I'have fitted a mixed model in SPSS with fixed and random effects, and I would like to know what do the Fixed effects contrasts (type III) mean... In my model they are significant (e.g F=23.9; p=.012), but in the parameters estimates table the fixed variables are not significant... How should I interpret it? Thank you so much!!

  • $\begingroup$ They are testing different hypotheses, so the $p$-values do not have to agree. This issue has been discussed on this site on several occasions in various contexts (e.g. stats.stackexchange.com/questions/16665/…). $\endgroup$ – Macro Jun 1 '12 at 18:33
  • $\begingroup$ @Macro Don't you think your remark sounds a little harsh given that you are addressing a newcomer? $\endgroup$ – Michael R. Chernick Jun 2 '12 at 2:52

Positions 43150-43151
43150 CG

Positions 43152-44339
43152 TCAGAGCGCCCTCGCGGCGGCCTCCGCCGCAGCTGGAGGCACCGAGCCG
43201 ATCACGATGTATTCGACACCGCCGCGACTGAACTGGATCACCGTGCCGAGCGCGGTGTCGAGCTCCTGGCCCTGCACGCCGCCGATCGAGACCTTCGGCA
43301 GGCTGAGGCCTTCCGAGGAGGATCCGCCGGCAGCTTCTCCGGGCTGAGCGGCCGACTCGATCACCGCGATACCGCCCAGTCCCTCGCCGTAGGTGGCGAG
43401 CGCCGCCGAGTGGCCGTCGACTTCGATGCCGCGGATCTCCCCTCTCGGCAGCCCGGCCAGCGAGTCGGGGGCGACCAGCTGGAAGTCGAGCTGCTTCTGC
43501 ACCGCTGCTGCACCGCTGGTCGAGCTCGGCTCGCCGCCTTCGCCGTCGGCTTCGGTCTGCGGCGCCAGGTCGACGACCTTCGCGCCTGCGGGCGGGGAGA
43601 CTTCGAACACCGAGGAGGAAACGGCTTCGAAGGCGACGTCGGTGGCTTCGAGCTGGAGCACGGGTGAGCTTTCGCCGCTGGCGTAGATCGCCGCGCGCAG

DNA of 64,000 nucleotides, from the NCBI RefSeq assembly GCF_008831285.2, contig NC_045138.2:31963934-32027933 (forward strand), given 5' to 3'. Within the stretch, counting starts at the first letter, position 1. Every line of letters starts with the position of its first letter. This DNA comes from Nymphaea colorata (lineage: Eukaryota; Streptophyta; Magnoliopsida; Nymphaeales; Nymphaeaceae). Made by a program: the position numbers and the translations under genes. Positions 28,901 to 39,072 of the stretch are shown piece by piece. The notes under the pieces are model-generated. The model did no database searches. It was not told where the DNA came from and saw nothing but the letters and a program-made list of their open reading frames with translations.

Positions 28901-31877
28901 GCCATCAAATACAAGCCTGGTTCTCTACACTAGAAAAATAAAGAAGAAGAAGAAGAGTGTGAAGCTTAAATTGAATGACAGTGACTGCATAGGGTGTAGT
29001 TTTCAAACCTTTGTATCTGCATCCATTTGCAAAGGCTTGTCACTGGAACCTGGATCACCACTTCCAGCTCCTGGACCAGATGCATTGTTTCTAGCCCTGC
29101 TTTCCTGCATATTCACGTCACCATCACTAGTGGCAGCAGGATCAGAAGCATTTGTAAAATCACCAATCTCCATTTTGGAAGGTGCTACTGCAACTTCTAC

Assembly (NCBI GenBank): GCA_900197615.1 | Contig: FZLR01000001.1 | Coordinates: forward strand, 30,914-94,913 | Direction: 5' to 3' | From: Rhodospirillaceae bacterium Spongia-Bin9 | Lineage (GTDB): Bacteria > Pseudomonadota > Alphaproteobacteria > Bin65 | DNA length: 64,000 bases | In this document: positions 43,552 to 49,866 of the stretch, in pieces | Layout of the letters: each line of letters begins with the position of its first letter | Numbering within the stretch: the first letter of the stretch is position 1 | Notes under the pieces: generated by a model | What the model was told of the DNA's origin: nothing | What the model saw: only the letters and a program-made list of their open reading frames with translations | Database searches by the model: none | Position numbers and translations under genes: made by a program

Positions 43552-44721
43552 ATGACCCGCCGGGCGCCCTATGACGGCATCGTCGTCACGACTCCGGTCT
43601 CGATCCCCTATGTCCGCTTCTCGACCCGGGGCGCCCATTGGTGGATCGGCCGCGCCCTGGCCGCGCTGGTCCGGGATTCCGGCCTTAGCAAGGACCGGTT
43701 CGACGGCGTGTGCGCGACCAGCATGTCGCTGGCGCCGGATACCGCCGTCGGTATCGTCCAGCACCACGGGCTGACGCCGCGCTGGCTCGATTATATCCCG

• $\begingroup$ @MichaelChernick, I wasn't trying to be harsh. I was just trying to be helpful by pointing out that Mike may find searching previous questions helpful. $\endgroup$ – Macro Jun 2 '12 at 14:57
  • $\begingroup$ Thank you, Macro and MichaelChernick, for your comments. I didn't find it that harsh; I'm sure I should have checked better the previous posts related to my question. It's just I'm new in statistics and not sure I'm understanding well some concepts... Do you think it is correct if I interpret that the independent variable is not significant as predictor, but there is a significant difference in the de dependent variable values related to the independent variable? Is it possible? $\endgroup$ – Mike_999 Jun 2 '12 at 15:42
  • $\begingroup$ Sometimes I am sensitive to comments. Most people here are not sensitive and no one is intentionally harsh. $\endgroup$ – Michael R. Chernick Jun 2 '12 at 16:28

If you ask to print the Contrast coefficients matrix in the Statistics dialog, you can see the linear combinations of parameters tested by the various tests of fixed effects.


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